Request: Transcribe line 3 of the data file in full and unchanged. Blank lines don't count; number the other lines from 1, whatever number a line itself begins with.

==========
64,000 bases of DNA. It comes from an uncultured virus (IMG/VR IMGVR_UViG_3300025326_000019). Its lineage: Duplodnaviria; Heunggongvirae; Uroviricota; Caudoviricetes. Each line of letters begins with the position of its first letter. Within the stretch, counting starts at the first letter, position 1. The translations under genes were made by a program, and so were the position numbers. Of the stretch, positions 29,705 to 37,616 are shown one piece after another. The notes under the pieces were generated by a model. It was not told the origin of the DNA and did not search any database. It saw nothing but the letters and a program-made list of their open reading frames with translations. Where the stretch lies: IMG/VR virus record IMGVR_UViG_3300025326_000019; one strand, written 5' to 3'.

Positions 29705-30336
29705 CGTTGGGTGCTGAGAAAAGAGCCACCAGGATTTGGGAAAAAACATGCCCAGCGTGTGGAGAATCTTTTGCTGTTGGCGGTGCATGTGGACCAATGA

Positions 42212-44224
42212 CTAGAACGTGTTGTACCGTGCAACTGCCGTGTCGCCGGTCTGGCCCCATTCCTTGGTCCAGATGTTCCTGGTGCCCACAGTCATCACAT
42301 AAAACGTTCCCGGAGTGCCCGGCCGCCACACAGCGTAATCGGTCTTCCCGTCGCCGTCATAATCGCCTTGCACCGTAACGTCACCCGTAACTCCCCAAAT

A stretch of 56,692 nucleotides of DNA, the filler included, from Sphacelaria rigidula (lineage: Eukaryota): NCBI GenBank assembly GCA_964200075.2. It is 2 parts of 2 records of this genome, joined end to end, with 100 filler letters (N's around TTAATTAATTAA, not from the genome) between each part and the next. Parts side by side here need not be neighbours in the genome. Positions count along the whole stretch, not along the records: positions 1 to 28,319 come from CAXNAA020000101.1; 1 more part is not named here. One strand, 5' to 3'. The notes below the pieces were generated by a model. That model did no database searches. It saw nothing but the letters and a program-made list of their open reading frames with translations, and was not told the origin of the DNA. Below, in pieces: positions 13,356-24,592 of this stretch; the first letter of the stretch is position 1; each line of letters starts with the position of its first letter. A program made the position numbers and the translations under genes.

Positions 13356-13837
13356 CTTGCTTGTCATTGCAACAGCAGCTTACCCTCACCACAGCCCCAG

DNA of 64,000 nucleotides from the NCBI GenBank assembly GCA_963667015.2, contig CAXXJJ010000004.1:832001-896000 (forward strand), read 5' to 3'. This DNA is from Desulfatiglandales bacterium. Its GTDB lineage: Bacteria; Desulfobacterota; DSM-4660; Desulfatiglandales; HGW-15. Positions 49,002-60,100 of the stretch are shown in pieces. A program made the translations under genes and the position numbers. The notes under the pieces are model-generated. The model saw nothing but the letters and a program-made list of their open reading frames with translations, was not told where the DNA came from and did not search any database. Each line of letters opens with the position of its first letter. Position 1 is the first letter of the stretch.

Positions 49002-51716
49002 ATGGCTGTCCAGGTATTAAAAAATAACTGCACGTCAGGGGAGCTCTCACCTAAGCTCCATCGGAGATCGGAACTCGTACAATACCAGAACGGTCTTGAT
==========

29705 CGTTGGGTGCTGAGAAAAGAGCCACCAGGATTTGGGAAAAAACATGCCCAGCGTGTGGAGAATCTTTTGCTGTTGGCGGTGCATGTGGACCAATGA